China plans to construct an economic corridor stretching

China
Builds Military Base in                          Afghanistan

                                                      
Peter KORZUN

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The Afghan Badakhshan province borders
the China’s province of Xinjiang. It was
part of the ancient Silk Road linking the
East to the West. Today, the Silk Road is being
revived and the China’s interest
in the province is also on the rise.

Afghanistan
boasts large deposits of raw materials China could import.  Beijing is investing
$55 billion in the neighboring Pakistan. It plans to
construct an economic corridor stretching to the Arabian Sea. The project will
spur the world economy and Afghanistan can benefit too. China is the Afghanistan’s largest trading partner and investor.   According to
its “One
Belt, One Road” (OBOR) project, a big infrastructure is to be
built in Afghanistan and Central Asia. Stability in Afghanistan corresponds to China’s
interests but there is little hope the United States can bring it.  After all, it has not achieved any
substantial gains since 2001. There have been surges and reductions, changes of
tactics and strategy, numerous reports on how to change the tide of war but the
Taliban is strong, the Afghan economy is in shambles with drugs trafficking
being the only business to thrive. So far, the Trump administration has not
presented a long-awaited strategy defining its Afghanistan policy, despite the
fact that there are at least 8400 American troops in the country. This presence
will increase soon. The US relationships with pertinent actors, such as
Pakistan, are in shambles. Washington has recently suspended military aid to that
country.   

The instability in Afghanistan threatens the China-Pakistan Economic
Corridor – an important element of OBOR. China is acting as a mediator to reconcile
the   differences between the countries of the region.
The Afghanistan-Pakistan relations worsened in 2017 as they exchanged mutual
accusations of rendering support to jihadists operating in the border areas. Beijing
is working hard  to improve the bilateral
ties. It arranged a tripartite
meeting of foreign chiefs in 2017. The talks produced working
panels to promote cooperation in various areas. 
Another meeting is  expected to take place this
year in Kabul.

The
East
Turkistan Islamic Movement, a Uighur
nationalist and Islamic movement from China’s Xinjiang region, is operating in Afghanistan. The militants gain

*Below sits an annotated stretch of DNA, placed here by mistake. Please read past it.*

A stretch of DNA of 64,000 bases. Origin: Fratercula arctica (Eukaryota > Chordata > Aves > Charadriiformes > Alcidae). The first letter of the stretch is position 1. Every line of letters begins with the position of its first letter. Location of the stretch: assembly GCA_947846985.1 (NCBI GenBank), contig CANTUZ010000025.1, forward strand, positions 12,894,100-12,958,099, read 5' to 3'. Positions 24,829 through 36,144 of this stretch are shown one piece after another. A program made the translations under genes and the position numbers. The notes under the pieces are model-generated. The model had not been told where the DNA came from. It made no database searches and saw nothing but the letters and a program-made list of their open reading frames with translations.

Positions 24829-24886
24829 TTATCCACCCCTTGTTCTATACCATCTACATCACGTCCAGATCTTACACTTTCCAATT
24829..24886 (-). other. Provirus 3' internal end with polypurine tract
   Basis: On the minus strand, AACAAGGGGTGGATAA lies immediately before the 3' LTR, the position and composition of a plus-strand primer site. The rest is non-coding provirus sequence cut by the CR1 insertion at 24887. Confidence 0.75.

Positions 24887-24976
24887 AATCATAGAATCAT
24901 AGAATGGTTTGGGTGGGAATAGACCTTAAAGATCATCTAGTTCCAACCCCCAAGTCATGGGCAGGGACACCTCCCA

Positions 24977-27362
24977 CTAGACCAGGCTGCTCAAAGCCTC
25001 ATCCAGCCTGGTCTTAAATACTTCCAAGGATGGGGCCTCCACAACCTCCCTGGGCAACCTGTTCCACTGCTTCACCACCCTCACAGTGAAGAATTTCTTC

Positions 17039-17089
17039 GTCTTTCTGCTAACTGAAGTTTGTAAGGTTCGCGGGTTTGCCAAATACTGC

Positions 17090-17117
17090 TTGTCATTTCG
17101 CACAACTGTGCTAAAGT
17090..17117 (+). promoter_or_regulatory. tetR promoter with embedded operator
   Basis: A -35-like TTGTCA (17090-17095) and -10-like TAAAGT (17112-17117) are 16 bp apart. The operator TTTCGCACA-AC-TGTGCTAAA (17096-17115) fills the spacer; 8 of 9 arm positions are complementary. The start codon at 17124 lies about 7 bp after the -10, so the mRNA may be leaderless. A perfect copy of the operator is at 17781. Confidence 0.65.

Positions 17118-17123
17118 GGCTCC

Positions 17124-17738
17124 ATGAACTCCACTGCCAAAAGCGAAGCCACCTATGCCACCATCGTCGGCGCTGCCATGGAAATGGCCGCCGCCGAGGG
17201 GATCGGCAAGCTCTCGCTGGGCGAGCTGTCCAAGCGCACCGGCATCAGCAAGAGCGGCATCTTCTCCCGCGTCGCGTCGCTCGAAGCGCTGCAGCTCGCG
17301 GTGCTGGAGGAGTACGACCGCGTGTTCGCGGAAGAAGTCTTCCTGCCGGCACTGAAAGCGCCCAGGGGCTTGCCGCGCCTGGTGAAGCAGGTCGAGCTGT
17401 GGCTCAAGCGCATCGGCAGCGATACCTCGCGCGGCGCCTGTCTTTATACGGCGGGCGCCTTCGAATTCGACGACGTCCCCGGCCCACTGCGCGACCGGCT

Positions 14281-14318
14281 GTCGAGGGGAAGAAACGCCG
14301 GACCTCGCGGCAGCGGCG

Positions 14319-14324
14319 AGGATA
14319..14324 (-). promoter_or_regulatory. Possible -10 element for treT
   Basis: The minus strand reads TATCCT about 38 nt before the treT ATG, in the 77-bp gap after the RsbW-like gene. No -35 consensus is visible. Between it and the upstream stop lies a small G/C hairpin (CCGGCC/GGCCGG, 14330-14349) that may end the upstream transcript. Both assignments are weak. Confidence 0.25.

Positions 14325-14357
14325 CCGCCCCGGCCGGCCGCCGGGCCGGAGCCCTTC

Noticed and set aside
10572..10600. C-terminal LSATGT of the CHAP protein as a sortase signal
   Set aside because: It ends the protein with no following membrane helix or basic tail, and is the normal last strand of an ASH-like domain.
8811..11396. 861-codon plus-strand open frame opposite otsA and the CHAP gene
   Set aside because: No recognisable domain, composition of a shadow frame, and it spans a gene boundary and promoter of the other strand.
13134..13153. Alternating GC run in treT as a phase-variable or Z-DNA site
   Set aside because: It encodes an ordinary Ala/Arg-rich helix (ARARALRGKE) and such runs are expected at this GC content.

combat experience fighting side by side with the Taliban and other militant
groups. Beijing does not want the seasoned warriors to come back and engage in
terrorist activities on its territory.

Russia
and China step up military aid to Central Asian states.  They believe that the Shanghai Cooperation Organization
(SCO) can substantially contribute into achieving peaceful settlement. Both are
trying to create a network of regional states. Moscow and Beijing are motivated
by their national interests, which coincide. As major powers they are working
together to promote security in Afghanistan and Central Asia.

All
told, the China’s interest is strong enough to justify military engagement beyond
its borders. The Afghan government officials reported
that China is to
build a military base in Badakhshan.  The discussions
on the location and further technicalities for the base are
to start soon. The weapons and equipment will be Chinese but
the facility will be manned by Afghan military. No doubt, Chinese military
instructors and other personnel will come to carry out train and assist
missions. It has been reported that the construction of the base is expected to
be complete in 2018.

In
2017, the Taliban delivered serious strikes temporarily
capturing Ishkashim and Zebak districts of Badakhshan from the government troops. The
Afghan government failed to provide the military presence substantial enough to
ensure security. Before the attacks, an agreement with local field commanders had
been in place, giving them their share of lapis lazuli production in exchange for cessation
of hostilities. But internal bickering undermined the fragile peace between the
local groups and the Taliban seized the opportunity to intervene. The Islamic
State’s presence in the province is a matter of special concern.  It makes border security an issue of
paramount importance for Beijing.

The
question is how far is China ready to go? Until now, it has limited its
military activities to special operations teams patrolling the Wakhan
Corridor.   A military base in Badakhshan is an important
move to demonstrate   Beijing is ready to expand its presence in the
country and become an alternative to the United States.  China has a trump card the US lacks – the cooperation
of Russia and Pakistan. Beijing represents the SCO, a large international
organization comprising such actors as Turkey, Iran, India, Pakistan and the countries
of Central Asia.  The SCO-Afghanistan Contact Group’s activities were restarted last year upon the initiative of Russian president Vladimir
Putin. They were suspended in 2009.  Russia
advocates launching direct talks between the Afghan Government and
the Taliban as soon as possible. Beijing supports the idea. The two nations are
in the same boat. Moscow has said it is ready to host a
conference on Afghanistan.   

The
SCO can make the crisis management process a real multilateral effort. It will reduce
the clout of the US but increase chances for finding a settlement to the
conflict.. Security cooperation and diplomatic activities can open new chapter
in the Afghan history.